We talk to Tracie Franklin, Head Distiller Apprentice at the Nearest and Jack Advancement Initiative. She tells her story of moving from Broadway to whisky ambassador to the leadership acceleration program run by Jack Daniels and Uncle Nearest whiskey to increase diversity in the whiskey business. Tracie talks about diversity in the industry, her reluctant acceptance of being a role model and tells us the inspiring story of Nearest Green, a freed slave who taught Jack Daniels. We share a virtual Uncle Nearest 1820, talk about the modern dual role of a head distiller as brand ambassador and what she misses about showbusiness. And she tells us why she would want to drink a Glenfiddich 50 with her father.
We talk to Jon Ryan, the Super Bowl winning punter from the Seattle Seahawks. He tells us about the feeling of being part of a Super Bowl and the euphoria of victory. He also tells us about the feeling of being part of a Super Bowl the following year and the agony of a narrow defeat to Tom Brady. Jon talks us through his Championship game touchdown, the first play-off touchdown ever thrown by a punter. We talk about punters tackling, some of Jon's highlight reel - mostly painful-looking hits - and the under-rated value of the CFL, and why playing in his home country was so important to him. There is also time to cover soccer - including his love for Swansea City and Jordan Morris' transfer there - and his new career as an owner of rugby and baseball teams. We also cover retirement, Brady, Gronk and whisky. And Jon tells us why he wants to drink bourbon with Jackie Robinson in a minor league dugout. A fantastic discussion with one of the game's popular figures.
We talk to event and marketing expert David Balfour. The Scot living in Dubai with plans to expand in to the US talks events, how the pandemic has changed the industry, what is possible now and what direction he thinks events will go in the future. He tells us how the uneven pace of recovery is creating opportunities, the huge appetite to return to live experiences and how Usher nearly ruined one of his first events in the US. David tells us about his favorite whisky, his sneaker collection and the appeal of life in Los Angeles. And why he wants to share a Wolfcraig whisky with Sir Alex Freguson.
We talk to Estelle McCartney, Chief Customer Officer for Arctic Shores and veteran communications professional. She tells us about how the interface between business and Government has changed, the importance of ‘doing good’ and her first role with Britain in Europe. She talks about her work with Arctic Shores, using technology in recruitment to improve diversity and getting people into the right jobs for the long term. She also talks about watching her father compete in the Whisky Olympics, we debate how to pronounce Glenmorangie and she tells the story of pioneer Gertrude Bell.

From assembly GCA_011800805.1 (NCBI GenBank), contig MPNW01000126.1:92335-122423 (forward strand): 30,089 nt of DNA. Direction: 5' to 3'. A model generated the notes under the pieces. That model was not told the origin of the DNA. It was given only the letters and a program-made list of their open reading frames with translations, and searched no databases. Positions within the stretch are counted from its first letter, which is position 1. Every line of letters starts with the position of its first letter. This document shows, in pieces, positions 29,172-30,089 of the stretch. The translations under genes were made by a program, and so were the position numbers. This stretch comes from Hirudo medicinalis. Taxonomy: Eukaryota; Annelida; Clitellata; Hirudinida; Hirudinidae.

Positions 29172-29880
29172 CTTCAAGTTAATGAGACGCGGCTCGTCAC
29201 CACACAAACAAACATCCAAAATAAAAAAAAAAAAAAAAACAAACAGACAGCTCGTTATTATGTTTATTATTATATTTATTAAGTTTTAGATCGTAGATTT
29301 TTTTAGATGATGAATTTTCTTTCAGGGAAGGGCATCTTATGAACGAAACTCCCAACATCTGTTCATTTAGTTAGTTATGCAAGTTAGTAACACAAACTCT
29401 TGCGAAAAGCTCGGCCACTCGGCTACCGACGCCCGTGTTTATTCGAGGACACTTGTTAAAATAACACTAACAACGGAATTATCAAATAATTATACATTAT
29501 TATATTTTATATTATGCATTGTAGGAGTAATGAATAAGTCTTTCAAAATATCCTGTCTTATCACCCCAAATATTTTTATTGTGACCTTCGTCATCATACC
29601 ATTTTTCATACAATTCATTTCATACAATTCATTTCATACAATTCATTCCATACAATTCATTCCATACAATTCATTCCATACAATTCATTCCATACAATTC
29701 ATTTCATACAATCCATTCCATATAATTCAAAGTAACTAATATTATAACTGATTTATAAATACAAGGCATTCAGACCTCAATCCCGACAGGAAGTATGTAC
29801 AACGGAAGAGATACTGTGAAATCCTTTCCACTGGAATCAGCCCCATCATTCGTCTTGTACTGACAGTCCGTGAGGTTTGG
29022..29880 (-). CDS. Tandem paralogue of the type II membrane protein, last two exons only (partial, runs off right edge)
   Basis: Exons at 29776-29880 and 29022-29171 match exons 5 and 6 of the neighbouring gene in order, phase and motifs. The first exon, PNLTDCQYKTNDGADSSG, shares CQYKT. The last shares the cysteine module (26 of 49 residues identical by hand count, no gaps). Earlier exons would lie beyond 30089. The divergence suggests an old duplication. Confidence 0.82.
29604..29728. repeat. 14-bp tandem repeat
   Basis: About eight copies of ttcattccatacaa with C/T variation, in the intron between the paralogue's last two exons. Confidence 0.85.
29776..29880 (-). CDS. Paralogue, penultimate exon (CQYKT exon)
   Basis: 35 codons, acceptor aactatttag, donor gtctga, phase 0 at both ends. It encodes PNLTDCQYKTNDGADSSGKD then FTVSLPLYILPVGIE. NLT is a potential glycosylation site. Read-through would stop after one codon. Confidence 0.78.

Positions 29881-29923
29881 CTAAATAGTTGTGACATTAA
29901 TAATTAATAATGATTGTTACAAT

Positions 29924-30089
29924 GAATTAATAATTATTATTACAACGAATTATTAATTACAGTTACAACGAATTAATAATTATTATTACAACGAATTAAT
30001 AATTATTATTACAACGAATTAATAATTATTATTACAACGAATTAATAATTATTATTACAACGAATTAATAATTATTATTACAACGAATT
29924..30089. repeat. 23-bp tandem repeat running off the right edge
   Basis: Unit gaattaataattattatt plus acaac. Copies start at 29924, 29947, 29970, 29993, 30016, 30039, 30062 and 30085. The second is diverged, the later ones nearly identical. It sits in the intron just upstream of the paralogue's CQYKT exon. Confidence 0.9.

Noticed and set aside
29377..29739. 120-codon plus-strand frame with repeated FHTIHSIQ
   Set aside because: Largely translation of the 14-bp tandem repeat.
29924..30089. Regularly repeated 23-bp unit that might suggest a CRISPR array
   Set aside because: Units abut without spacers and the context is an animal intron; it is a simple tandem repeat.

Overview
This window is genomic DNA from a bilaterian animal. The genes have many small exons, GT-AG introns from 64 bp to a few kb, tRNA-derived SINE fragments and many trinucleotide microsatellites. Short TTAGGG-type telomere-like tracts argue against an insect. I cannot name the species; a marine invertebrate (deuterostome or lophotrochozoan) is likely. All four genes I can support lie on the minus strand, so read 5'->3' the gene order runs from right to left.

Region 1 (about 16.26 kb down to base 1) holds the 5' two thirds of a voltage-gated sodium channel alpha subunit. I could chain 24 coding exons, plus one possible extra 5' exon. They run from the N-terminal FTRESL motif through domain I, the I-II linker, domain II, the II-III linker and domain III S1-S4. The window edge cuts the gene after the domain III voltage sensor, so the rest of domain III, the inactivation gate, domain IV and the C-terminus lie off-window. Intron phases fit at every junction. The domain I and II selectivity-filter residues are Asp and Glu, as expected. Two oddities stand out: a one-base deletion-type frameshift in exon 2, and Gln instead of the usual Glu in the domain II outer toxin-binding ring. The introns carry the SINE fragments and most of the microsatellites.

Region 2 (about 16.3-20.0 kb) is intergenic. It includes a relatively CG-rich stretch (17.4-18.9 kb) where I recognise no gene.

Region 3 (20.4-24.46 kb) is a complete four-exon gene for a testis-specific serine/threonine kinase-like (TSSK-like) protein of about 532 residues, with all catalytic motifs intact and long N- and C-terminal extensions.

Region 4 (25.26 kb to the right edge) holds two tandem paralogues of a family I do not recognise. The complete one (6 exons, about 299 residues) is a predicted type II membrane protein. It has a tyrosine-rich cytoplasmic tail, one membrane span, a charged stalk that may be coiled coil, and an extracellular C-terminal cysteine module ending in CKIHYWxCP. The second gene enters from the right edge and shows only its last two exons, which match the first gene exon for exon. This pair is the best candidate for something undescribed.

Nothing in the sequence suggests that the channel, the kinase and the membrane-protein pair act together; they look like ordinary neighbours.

We talk to screenwriter Grant Pierce Myers. He talks about the excitement of working on The Maze Runner, his parents organizing a special screening for their friends in his home town and his favorite line from the movie. He tells us how he celebrates movie projects by buying bottles of whisky, his love for the cherry-infused bourbon made by Traverse City Whiskey Company and he tells the story of being fired from the Maze Runner - and how the lead actor didn't even realize he was the writer. Grant tells us how he would pitch a movie about Trump, how the pandemic ruined one of his latest projects and whether his new projects will have masks and social distancing written in to them. He talks about script envy, the Maze Runner being sued for stealing someone else's idea and how he feels about the Maze Runner sequels making less money than the first. And he tells us why he wants to drink any whisky with Ernest Hemingway on a boat - and his favorite cocktail stories.
We talk to magician Kayla Drescher. She tells us about swapping science for magic, her dislike of Las Vegas and why the market town of Dunstable is her favorite place. She talks about her Magic in Heels business, the challenges for women in magic and her favorite trick. We share a (virtual) whiskey as she tells us about a magician's life in Los Angeles compared to Boston, how much she enjoys corporate events and travel and why she wants to share a Jefferson's with Celine Dion.